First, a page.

It’s a good thing that digital receipts were unheard of back in the days of the Second Temple, enabling researchers to recently unearth a financial record carved into stone some 2,000 years ago in Jerusalem.
The stone was unearthed in the Jerusalem Walls National Park, at the site of the ancient lower city square that was connected to the Temple Mount and Second Temple by Pilgrimage Road, the city’s main thoroughfare at the time and a bustling commercial area.
The stone find bears seven partially preserved lines of fragmentary Hebrew names with letters and numbers beside them. One line, for example, contains the end of the name “Shimon,” and some of the numbers are preceded by their economic value, represented by the Hebrew letters mem and reish, short for the coinage terms ma’ot and reva’im.
“The everyday life of the inhabitants of Jerusalem who resided here 2,000 years ago is expressed in this simple object,” say Israel Antiquities Authority excavation director Nahshon Szanton and epigraphist Prof. Esther Eshel from Bar-Ilan University, who published this discovery in the Atiqot journal.
“At first glance, the list of names and numbers may not seem exciting, but to think that, just like today, receipts were also used in the past for commercial purposes, and that such a receipt has reached us, is a rare and gratifying find that allows a glimpse into everyday life in the holy city of Jerusalem.”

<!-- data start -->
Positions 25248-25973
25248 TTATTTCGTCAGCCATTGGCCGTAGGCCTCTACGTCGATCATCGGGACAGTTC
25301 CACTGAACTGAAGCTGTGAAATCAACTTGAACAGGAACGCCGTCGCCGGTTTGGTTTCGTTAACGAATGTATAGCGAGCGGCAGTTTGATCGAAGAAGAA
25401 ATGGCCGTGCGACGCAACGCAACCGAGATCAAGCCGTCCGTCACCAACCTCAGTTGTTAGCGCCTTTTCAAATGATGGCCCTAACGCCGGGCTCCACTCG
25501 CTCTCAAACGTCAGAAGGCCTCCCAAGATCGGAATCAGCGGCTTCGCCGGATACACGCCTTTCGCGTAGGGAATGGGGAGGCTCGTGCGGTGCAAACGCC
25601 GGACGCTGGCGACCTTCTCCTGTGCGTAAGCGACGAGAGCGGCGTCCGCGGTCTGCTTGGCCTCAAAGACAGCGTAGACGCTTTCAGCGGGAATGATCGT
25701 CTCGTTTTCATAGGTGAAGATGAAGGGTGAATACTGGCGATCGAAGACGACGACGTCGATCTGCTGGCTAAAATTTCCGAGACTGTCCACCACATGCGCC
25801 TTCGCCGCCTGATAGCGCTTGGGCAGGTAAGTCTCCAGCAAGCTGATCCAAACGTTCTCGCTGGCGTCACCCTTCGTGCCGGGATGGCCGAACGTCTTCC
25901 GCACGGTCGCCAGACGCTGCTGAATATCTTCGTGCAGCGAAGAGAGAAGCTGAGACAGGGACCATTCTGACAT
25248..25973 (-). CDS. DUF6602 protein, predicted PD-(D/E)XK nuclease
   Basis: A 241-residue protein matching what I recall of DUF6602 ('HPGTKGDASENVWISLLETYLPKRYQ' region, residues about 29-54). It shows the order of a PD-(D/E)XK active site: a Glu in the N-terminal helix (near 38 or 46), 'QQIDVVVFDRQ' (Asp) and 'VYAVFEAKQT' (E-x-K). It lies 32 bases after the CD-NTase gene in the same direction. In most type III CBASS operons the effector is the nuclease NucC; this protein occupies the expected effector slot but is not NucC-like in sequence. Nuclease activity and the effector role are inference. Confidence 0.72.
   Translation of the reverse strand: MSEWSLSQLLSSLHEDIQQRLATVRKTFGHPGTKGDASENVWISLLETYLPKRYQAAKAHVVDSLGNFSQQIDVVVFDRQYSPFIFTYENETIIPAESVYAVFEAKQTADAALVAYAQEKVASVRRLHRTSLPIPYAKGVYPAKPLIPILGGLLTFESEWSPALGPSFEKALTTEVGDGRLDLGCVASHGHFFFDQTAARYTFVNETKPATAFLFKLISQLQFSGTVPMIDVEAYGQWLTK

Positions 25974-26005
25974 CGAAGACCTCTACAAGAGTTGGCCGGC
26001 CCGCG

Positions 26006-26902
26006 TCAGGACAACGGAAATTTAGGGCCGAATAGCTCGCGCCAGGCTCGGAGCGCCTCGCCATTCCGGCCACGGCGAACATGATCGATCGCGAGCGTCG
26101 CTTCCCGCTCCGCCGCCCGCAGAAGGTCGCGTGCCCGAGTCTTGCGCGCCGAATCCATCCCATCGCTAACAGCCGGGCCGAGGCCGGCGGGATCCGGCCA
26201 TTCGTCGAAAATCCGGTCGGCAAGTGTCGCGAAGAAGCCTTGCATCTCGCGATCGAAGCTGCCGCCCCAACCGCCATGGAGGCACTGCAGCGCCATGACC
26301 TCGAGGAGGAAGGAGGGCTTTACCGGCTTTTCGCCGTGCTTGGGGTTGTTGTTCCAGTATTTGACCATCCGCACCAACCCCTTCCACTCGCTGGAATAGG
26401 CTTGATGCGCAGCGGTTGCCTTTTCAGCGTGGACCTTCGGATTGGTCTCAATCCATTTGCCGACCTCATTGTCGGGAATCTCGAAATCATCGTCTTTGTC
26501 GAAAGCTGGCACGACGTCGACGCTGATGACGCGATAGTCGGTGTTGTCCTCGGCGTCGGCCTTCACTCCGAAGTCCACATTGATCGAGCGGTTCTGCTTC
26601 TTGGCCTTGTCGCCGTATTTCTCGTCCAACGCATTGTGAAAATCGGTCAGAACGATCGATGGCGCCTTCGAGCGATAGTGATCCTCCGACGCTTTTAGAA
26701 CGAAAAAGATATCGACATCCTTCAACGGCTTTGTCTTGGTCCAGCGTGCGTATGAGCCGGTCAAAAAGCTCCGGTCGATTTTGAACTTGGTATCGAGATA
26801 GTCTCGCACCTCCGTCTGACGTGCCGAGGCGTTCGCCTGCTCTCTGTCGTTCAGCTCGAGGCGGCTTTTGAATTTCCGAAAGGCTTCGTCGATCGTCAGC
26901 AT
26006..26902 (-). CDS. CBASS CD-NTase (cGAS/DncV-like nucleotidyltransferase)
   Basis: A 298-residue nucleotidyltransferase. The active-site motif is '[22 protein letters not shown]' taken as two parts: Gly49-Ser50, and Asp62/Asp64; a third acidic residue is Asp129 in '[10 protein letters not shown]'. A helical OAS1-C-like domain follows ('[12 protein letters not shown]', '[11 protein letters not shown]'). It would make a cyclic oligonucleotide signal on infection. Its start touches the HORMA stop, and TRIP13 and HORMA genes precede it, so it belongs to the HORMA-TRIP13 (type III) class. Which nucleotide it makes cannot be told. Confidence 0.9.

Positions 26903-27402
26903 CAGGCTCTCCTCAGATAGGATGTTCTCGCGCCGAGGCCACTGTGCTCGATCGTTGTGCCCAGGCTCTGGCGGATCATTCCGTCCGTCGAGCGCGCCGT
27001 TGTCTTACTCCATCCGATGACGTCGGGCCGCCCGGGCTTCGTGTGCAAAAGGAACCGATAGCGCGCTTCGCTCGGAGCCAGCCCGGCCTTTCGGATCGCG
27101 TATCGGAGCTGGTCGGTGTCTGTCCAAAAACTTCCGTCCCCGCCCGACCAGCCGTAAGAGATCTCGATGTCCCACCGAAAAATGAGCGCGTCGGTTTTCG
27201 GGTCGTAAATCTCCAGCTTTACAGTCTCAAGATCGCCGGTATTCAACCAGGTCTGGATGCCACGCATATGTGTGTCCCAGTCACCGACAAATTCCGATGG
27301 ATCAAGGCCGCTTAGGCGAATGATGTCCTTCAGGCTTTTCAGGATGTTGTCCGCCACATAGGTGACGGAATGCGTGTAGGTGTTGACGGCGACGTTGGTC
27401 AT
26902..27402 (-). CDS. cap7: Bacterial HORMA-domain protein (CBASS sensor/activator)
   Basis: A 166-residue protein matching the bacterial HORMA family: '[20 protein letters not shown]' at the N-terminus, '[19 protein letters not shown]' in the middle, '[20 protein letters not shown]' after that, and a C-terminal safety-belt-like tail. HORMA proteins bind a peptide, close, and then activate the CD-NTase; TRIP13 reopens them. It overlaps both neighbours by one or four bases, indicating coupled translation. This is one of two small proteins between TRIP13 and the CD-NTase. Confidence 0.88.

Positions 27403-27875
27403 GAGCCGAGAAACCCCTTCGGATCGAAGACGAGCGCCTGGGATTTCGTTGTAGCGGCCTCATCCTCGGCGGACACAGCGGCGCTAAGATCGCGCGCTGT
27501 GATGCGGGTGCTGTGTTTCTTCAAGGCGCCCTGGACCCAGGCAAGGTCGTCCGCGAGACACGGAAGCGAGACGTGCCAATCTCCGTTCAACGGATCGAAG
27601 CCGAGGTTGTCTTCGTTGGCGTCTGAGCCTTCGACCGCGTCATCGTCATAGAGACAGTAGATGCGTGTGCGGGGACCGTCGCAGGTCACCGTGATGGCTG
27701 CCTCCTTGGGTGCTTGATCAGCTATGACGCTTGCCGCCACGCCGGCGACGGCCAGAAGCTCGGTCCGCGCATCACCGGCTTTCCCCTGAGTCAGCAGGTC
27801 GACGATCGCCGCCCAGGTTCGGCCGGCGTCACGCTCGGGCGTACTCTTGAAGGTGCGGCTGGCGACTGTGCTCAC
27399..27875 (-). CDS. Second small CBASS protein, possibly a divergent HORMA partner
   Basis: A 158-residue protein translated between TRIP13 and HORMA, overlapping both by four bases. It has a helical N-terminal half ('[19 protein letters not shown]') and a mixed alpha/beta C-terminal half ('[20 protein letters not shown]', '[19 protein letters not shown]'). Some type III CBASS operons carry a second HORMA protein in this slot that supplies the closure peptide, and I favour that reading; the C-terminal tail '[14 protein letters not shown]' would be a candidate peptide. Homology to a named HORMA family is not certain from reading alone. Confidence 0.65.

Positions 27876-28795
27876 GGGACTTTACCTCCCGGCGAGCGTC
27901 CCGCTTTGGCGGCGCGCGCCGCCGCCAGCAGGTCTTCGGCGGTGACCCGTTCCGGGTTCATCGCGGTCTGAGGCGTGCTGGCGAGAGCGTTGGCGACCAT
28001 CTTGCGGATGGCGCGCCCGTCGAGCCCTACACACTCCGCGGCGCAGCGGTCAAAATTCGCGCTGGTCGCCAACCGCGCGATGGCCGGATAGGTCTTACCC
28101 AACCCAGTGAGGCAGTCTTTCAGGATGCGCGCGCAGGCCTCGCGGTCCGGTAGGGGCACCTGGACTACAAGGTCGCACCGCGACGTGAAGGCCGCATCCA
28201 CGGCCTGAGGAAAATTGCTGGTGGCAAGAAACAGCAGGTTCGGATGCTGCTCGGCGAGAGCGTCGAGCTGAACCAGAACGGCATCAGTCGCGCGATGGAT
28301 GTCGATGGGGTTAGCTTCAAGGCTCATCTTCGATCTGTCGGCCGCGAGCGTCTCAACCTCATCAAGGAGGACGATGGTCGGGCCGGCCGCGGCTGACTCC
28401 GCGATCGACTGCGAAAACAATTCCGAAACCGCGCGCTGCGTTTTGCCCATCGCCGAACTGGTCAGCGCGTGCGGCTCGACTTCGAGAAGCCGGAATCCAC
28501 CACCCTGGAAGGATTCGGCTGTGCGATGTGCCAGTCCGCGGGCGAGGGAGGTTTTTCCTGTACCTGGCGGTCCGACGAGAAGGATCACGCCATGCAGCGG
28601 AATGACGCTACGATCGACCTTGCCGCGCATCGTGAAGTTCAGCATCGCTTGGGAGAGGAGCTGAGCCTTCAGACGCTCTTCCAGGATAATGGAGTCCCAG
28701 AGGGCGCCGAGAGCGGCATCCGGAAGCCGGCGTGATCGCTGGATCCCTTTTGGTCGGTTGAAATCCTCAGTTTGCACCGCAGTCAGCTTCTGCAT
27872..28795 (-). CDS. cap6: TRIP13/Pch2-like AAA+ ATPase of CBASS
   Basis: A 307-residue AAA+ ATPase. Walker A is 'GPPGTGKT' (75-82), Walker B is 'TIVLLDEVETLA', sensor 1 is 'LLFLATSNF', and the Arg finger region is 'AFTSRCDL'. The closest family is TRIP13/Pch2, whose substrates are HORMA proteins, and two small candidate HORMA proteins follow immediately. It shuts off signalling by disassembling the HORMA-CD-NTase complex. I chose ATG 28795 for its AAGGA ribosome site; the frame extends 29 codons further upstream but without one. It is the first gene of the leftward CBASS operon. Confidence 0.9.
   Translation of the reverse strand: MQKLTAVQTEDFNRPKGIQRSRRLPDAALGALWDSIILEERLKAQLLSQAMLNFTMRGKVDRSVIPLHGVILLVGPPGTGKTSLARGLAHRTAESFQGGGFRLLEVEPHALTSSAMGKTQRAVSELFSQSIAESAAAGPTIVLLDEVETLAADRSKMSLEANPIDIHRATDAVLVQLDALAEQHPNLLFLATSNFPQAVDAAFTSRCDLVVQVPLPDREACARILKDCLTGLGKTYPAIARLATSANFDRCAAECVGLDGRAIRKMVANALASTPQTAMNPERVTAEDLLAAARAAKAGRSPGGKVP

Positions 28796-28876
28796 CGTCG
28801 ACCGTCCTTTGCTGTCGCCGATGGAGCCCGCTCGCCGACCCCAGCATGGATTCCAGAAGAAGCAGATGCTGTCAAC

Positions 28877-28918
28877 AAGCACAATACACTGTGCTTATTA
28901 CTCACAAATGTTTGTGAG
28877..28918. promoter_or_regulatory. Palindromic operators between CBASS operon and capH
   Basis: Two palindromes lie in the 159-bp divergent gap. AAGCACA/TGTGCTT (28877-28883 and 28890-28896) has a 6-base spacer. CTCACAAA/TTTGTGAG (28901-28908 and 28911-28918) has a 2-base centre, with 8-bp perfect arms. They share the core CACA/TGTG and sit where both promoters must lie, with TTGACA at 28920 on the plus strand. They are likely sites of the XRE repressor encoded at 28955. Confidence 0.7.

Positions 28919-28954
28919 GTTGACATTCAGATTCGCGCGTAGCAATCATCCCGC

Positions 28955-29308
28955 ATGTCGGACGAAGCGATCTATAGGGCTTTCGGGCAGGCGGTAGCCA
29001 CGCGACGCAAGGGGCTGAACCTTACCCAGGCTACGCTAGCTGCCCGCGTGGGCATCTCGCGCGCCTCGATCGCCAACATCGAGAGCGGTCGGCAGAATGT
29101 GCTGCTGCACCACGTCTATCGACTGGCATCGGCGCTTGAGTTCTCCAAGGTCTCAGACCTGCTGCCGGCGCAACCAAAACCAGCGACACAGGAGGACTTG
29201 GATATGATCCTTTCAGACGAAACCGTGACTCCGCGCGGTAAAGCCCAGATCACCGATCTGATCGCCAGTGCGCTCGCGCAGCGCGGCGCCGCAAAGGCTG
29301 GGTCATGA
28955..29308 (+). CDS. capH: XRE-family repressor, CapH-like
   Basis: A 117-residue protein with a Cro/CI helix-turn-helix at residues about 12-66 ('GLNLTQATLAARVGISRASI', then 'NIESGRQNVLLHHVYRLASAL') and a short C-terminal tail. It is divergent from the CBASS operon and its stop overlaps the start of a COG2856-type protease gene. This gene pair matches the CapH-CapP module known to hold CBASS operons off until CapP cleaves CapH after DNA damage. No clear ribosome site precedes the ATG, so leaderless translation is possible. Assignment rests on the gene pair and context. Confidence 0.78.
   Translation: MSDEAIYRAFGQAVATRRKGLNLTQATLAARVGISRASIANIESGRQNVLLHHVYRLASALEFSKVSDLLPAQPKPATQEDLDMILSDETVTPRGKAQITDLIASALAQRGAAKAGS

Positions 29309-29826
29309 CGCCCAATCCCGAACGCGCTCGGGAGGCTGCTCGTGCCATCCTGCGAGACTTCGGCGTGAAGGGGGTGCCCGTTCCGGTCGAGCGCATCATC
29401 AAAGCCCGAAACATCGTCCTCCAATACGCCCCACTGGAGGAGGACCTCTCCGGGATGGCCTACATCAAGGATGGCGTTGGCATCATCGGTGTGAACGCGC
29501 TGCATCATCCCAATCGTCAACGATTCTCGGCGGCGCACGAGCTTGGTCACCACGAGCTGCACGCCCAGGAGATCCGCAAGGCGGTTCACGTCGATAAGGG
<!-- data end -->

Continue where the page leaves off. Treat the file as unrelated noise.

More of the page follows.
According to the researchers, the inscription was carved with a sharp tool on to a chalkstone slab. This slab, they note, was originally used as an ossuary, or burial chest, that was in common use in the Jerusalem area during the Early Roman Period (37 BCE to 70 CE).
Usually, ossuaries are found in graves outside the city, but they’ve also been discovered inside the city, perhaps as a commodity sold in a local artisan’s workshop or store.
This latest find joins other discoveries made along the ancient Pilgrimage Road, such as stone weights and a measuring table, again attesting to the area’s commercial nature.
“The combination of the architectural and tangible space of the huge paved stones of the square that were preserved at the site, and the discovery of small finds in this area, such as the measuring table and the new inscription, allow us to reconstruct parts of the incredibly unique archeological puzzle in one of the vibrant centers that existed in ancient Jerusalem,” the researchers conclude.
“Each piece of information, and certainly an ancient inscription, adds a new and fascinating dimension to the history of the city.”